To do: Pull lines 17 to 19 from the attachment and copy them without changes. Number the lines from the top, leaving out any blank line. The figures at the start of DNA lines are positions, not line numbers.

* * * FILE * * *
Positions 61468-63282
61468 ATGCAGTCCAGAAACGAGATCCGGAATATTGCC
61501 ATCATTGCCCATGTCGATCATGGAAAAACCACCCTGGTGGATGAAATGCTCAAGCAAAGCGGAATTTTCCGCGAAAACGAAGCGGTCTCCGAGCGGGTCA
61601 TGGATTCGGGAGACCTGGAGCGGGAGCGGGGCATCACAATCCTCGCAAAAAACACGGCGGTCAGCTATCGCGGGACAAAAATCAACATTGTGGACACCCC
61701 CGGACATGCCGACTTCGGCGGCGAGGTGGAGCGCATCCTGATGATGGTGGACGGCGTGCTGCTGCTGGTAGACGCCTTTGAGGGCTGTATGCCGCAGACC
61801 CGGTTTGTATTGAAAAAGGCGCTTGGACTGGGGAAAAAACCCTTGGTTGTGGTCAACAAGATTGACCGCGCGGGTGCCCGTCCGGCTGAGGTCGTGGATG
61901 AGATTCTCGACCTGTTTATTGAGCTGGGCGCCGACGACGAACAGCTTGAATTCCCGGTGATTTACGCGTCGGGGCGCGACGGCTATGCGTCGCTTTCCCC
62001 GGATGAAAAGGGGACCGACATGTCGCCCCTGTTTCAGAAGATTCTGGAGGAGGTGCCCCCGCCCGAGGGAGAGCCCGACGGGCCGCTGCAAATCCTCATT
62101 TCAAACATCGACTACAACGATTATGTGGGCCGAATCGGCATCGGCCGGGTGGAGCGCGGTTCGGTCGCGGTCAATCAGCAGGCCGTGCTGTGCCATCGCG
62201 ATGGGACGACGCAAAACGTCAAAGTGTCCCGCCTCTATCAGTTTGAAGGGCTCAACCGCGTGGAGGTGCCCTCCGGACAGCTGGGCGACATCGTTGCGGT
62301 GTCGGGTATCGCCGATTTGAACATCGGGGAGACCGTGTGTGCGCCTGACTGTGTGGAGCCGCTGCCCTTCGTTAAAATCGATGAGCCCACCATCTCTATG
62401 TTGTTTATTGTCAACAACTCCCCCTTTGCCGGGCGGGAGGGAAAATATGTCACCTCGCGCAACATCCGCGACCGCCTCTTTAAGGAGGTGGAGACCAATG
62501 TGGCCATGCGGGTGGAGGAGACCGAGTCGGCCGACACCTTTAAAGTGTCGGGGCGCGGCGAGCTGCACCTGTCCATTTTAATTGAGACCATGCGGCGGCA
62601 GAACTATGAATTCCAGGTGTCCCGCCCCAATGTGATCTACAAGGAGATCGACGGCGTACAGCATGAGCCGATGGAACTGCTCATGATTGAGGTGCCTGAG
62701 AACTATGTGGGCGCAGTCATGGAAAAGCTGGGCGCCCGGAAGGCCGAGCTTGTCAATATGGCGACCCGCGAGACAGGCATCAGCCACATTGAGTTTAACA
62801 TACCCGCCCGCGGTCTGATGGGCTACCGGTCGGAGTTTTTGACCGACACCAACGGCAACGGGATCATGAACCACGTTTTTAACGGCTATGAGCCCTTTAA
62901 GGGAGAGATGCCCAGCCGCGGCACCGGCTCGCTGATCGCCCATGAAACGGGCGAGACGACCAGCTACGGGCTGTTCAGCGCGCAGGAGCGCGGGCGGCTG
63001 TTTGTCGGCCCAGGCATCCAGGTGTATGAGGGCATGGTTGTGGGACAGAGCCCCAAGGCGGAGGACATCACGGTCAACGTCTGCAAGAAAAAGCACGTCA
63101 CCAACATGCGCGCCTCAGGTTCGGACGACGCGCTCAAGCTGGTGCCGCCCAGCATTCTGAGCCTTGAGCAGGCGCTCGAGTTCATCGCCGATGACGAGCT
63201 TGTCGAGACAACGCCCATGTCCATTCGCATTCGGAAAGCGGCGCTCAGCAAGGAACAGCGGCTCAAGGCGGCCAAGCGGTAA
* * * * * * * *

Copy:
62901 GGGAGAGATGCCCAGCCGCGGCACCGGCTCGCTGATCGCCCATGAAACGGGCGAGACGACCAGCTACGGGCTGTTCAGCGCGCAGGAGCGCGGGCGGCTG
63001 TTTGTCGGCCCAGGCATCCAGGTGTATGAGGGCATGGTTGTGGGACAGAGCCCCAAGGCGGAGGACATCACGGTCAACGTCTGCAAGAAAAAGCACGTCA
63101 CCAACATGCGCGCCTCAGGTTCGGACGACGCGCTCAAGCTGGTGCCGCCCAGCATTCTGAGCCTTGAGCAGGCGCTCGAGTTCATCGCCGATGACGAGCT